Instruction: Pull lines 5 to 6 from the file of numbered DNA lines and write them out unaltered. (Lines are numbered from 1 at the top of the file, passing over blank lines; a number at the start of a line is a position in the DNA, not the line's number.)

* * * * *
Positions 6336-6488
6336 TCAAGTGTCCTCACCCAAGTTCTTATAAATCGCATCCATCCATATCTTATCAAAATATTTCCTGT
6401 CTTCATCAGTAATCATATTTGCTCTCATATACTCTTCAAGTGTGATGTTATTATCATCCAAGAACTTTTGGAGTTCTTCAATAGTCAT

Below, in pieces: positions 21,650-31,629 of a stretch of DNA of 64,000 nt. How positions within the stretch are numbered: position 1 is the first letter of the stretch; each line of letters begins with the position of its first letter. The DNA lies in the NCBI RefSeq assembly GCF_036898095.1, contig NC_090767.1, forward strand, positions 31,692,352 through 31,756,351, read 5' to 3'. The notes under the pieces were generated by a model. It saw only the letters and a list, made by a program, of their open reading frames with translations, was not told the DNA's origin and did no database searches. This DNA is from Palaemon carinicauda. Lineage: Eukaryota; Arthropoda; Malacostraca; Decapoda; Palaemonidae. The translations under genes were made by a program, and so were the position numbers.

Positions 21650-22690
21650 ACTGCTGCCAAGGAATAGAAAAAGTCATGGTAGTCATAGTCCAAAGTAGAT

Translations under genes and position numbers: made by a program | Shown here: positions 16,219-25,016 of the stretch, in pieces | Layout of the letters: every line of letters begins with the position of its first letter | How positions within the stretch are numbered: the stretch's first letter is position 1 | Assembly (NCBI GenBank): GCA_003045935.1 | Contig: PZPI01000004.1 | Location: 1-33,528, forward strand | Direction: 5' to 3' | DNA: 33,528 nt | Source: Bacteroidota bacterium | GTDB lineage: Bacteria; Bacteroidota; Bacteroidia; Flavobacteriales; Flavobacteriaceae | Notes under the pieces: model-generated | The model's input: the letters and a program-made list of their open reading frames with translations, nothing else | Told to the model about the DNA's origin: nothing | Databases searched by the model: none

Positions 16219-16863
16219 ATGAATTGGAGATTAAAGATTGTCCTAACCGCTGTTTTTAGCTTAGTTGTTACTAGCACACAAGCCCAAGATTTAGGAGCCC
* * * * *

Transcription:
Positions 21650-22690
21650 ACTGCTGCCAAGGAATAGAAAAAGTCATGGTAGTCATAGTCCAAAGTAGAT